Fitness with Friends

Group fitness tests limits and pushes boundaries. It exists in many different formats, from small group training to indoor cycling and even to fitness challenges. In a recent group fitness challenge at our headquarters, participants performed a timed wall sit. As the time passed by, people sank to the floor, one by one. It continued until only Claire remained after four and a half minutes with her back against the wall, legs bent at a 90-degree angle. Claire, to her surprise, won the challenge after discovering she had more ability than she imagined — and she credited the group environment for helping her tap the resolve to test her limits.

“It was more fun with a group. The time went by much faster, and the pain seemed more tolerable,” said Claire. “I definitely felt it. It always feels good to work that hard.”

Claire’s comments capture so much of what makes group training unique. She had done plenty of wall sits in her 30-some years, and yet she never before tried to hold on for as long as she could. Group training makes working out a lot more fun, and it makes it feel less like work. It also adds a level of accountability — friendly rivalries emerge, and participants notice when their friends are missing. Also, it’s totally scalable to the size of the group.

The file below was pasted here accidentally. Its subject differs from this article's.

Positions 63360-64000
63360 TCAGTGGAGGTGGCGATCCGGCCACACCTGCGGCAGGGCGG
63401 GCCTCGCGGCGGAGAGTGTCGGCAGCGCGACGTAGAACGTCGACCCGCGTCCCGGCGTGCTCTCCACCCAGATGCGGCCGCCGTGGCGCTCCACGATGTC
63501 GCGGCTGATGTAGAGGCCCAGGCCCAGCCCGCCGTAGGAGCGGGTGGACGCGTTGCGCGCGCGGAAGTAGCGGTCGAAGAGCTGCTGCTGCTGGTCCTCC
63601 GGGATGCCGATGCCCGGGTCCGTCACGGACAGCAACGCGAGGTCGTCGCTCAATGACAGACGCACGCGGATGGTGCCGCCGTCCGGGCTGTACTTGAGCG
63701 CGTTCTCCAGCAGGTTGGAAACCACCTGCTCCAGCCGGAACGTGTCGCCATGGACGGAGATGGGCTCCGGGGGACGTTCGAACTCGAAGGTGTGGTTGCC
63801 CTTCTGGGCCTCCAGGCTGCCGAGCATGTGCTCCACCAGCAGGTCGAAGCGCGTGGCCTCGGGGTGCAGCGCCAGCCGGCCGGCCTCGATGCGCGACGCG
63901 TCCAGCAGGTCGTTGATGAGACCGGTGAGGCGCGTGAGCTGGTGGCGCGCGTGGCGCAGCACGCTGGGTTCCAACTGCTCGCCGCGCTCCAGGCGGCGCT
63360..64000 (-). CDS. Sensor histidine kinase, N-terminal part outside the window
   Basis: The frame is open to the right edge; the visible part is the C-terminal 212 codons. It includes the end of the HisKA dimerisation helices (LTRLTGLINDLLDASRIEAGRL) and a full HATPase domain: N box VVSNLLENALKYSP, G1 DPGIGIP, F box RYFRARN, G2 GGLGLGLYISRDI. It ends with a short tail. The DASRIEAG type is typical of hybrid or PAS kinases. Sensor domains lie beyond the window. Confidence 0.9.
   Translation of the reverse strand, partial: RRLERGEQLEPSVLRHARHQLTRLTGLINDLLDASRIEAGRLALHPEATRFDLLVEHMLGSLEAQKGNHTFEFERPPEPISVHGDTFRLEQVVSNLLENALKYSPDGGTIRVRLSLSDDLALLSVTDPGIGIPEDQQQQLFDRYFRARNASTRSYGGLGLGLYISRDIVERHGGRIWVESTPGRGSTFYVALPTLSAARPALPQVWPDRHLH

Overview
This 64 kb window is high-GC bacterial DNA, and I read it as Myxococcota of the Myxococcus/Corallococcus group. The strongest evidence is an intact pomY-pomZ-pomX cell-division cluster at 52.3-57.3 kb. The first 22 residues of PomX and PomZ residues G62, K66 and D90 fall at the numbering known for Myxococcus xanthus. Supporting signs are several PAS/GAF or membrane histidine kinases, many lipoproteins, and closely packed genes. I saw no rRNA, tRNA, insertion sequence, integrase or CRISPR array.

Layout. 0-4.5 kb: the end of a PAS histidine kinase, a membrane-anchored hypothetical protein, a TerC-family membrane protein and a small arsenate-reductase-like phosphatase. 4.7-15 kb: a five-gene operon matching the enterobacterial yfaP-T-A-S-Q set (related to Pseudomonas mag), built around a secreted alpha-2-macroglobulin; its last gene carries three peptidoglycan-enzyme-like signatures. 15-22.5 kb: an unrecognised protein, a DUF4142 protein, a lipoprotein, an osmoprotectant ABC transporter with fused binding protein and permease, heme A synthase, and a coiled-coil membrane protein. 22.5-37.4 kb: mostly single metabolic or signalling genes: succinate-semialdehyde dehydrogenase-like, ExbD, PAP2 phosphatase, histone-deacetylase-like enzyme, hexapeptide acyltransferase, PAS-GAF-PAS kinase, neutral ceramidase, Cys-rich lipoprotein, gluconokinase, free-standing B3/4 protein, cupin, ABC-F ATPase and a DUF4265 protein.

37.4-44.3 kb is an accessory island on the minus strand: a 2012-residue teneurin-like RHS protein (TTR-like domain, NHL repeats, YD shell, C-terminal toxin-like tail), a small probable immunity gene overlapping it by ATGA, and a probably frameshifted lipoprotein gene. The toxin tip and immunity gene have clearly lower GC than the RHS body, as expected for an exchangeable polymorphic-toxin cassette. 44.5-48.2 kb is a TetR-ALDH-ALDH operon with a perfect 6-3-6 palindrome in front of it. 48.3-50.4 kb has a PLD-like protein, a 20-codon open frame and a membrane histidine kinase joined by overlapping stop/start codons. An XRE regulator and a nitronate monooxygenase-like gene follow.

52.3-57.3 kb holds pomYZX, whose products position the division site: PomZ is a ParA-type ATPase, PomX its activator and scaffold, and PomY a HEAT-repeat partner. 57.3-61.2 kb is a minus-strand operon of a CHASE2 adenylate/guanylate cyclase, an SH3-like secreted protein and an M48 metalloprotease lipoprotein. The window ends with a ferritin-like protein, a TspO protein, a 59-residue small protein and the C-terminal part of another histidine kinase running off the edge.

Versatility is another great benefit. Exercises can be designed to fit the people in the class, and modified as the individual’s fitness levels progress. Incorporating various accessories and bodyweight movements into programs offers nearly unlimited options to keep classes exciting and engaging.

Thanks to the support, motivation and flexibility built into group training, this field will only continue to grow and evolve. Getting involved at the beginning will help your center acquire new members now and retain them for many years to come.

 

Becky Jalbert is the global product manager for personal and group exercise at Johnson Health Tech, parent company of Matrix Fitness. Visit matrixfitness.com for information related to group training solutions.

Emily Harbourne was a previous editor for Campus Rec Magazine.

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